A healthy sense of trust

Trust has to be earned, but we should at least start with the premise that we trust our team to get the job done. All the great Agile competencies that we talk about, such as self-management, self-organisation, and autonomy, are not just words. We need to empower our teams to live and breathe these concepts.

This means no micromanaging or solving everyone’s problems for them. Leaders should give their team members the support they need in order to grow within the team. As the team moves through the stages of group development, trust will grow.

However, be aware that if a new member joins the team, it will create an imbalance for a while. Any change in the team structure means that the team may move down to a lower point in the team-building stages for a time. But if the team is stable to begin with and has good leadership support, it makes recovery time quicker.

Good communication

When I started working with one Agile team, I took time to observe them first, and they went almost a whole day without speaking to each other. The key time that they talked was at the daily stand-up, and that just seemed like they felt they had to say something. Their updates did not really sound like communicating progress, and it certainly was not for the benefit of the team, but rather for the Scrum Master, so he could fill in his daily report.

Needless to say, this is not the Agile ideal. If you have a highly collaborative team, there should be lots of noise and energy in your team space, as everyone talks about ideas and solutions. This is often an indicator that the team is going to consistently deliver high-quality products. This is the team that everyone would like to get the opportunity to work with.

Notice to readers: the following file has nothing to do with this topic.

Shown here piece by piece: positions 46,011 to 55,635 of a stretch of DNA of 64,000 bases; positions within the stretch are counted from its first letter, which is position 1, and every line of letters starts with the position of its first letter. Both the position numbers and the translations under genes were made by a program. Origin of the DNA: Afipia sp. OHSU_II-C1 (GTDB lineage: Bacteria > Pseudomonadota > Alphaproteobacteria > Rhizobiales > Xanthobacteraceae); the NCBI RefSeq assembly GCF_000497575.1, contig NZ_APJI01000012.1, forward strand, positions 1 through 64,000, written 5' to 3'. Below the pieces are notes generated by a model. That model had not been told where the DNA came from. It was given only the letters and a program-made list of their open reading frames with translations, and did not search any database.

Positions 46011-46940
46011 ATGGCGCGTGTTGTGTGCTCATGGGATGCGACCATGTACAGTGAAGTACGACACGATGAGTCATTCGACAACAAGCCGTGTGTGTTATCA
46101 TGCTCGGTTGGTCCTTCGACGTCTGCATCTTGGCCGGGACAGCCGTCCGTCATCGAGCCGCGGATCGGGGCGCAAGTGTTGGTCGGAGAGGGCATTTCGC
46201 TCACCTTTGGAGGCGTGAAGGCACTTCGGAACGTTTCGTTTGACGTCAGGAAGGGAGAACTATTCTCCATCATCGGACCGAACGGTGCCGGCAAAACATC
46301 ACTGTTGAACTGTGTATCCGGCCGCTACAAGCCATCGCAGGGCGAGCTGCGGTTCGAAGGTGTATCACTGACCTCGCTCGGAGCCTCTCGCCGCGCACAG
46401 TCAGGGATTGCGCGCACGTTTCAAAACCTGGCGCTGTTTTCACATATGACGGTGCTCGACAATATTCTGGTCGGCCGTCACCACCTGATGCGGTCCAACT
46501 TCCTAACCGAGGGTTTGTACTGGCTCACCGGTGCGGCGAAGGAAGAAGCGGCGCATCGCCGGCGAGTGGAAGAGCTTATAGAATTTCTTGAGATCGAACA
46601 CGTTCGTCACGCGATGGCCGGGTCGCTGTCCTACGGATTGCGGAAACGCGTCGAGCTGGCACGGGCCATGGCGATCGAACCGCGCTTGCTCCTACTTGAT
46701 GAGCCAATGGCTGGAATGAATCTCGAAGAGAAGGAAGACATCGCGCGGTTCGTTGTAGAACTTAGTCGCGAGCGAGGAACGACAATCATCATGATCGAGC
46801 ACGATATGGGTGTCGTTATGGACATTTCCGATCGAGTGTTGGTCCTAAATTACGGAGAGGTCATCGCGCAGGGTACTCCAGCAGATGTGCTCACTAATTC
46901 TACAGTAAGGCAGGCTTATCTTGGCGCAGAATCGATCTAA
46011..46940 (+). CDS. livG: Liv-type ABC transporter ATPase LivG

Fostering these qualities in your team

So, what do we need to do as leaders to encourage these positive attributes in our teams?

One of the most important things for me is creating an environment where people are having fun. If the team wants to come to work and I have to push them out at night, my job is done. Happy staff deliver quality products, which means happy customers.

A major part of getting employees to be enthusiastic about their jobs is finding out what motivates them. This will be something different for everyone. It may be areas where they want to learn new technical skills, work on soft skills, get some training in a new methodology, or just have time to reflect on different ways to do something. As a leader, you need to take time to get to know your teams and understand what excites each individual, then help them to focus on these things.

The first statement of the Agile Manifesto is “Individuals and interactions over processes and tools.” “Over” does not mean “instead of” — processes and tools are still important to Agile development — but the focus should be on the people. Respect and support your teammates, and they will deliver spectacular creations.

This article was originally published in Agile Connection on September 27, 2017.